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Advice presented to First Minister on 21 day review of COVID-19 restrictions.

First published:
6 August 2021
Last updated:

I support the general direction of travel being proposed, including the move to level zero.

Community transmission remains high in Wales, particularly the North. Most cases are in the younger population, with gradual narrowing of the difference between young and old as transmission spreads through the ages, reflecting the protection provided by vaccination. There has been a small increase in hospitalisations and COVID related cases in hospitals but these remain at much lower levels than in previous waves. Hospitals remain under pressure though, with many other patients seeking and needing care.

There are some positive features. The rate of increase in cases has slowed and over the last few days we have seen a small daily decrease in case rates. It is too early to know if this is temporary, but it is welcome. It may be the consequence of the end of the school term, in which case the decrease might continue, but a recent fall in the rate of testing could indicate a reluctance of the population to seek a test, perhaps before holidays. Other positive features are that schools are closed for the Summer and the warmer weather enables outdoor behaviours.

Vaccination coverage continues to increase with 80% of the adult population now fully vaccinated. While there is some evidence of vaccine hesitancy in younger ages, I am encouraged that, of 18 to 29 year olds, around 75% have had one dose and nearly 50% have had two. Efforts to reach out to achieve even higher coverage remain crucially important.

Preparations are being made for a booster programme in the highest risk to commence in September. Given the relatively low levels of harms being seen from COVID at present, I support the shift from legislation towards a more proportionate emphasis on guidance and behavioural support. It is however important to extend regulations for longer as the situation remains unpredictable.  

The opening of night clubs requires careful consideration. Closed throughout the pandemic, they are crowded and noisy, often not well ventilated, with large numbers of people drinking and not socially distanced. They are high risk settings with super-spreader potential.  However those in the population at highest risk are now protected by vaccination and there are other relatively favourable conditions mentioned above. Whatever the timing of nightclubs opening, there will always be an element of public health risk.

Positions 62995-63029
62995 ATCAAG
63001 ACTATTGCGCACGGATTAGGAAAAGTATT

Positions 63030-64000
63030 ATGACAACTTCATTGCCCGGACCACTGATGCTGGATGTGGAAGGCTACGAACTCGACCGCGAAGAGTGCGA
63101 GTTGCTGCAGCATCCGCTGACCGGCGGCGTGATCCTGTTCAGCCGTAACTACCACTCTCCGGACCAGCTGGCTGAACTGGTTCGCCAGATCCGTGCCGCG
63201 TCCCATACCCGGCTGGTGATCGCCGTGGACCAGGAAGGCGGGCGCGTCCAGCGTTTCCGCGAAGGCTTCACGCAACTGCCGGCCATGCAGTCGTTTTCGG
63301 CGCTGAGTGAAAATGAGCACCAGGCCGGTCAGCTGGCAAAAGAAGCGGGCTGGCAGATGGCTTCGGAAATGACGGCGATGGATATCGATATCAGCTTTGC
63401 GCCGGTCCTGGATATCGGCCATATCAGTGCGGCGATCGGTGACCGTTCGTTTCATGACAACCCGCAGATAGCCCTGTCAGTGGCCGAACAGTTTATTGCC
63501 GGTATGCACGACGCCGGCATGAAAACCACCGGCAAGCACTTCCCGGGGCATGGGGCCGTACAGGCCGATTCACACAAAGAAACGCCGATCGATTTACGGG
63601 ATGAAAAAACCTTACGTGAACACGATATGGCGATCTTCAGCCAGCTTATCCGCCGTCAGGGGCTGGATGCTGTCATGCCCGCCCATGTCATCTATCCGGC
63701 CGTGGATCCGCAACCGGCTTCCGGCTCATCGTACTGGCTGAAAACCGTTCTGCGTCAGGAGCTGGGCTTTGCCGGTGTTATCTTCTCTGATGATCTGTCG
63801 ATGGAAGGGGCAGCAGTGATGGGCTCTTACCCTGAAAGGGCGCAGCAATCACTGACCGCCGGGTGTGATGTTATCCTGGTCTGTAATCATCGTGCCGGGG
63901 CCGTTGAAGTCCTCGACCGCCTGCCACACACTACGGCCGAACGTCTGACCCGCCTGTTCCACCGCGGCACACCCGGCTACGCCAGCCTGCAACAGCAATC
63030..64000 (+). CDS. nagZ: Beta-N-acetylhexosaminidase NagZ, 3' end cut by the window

As restrictions are further eased we need to continue strong public health messaging to help people keep themselves and others safe.

  • Good hand and respiratory hygiene remains important
  • Limiting contacts and out door settings are preferable
  • Self isolate when symptomatic and get tested
  • Retain legal requirements for COVID-19 risk assessments and face coverings in enclosed indoor settings

The major risk looking forward remains that of virus variants. The change to remove quarantine and relax testing requirements for fully vaccinated adult arrivals from amber-list countries is not without risk, increasing opportunities for variant infections to arrive in the UK and Wales. Vaccines can help reduce this risk, but only if they are still effective.

A cautious approach is therefore warranted to relaxing border health requirements, because of increasing variant case incidence rates globally and still incomplete vaccine coverage in Wales. Although border health measures go some way to protect against the importation of infection and the introduction of new variants into the UK, we should continue to work with other UK nations to further strengthen our border control arrangements. Continued restrictions on international travel may be warranted if we see case rates begin to increase.

Given the risks linked with importing infection, especially variants of concern, we should continue to advise against all non-essential travel. However, as Wales shares an open border with England, it is ineffective to have separate policy arrangements for Wales. Therefore, at the very least, if UK-wide policies change to relax quarantine requirements, we should maintain consistent and robust testing surveillance and the genomic sequencing of results as one mitigation against importing vaccine escape variants.  

Dr Frank Atherton
Chief Medical Officer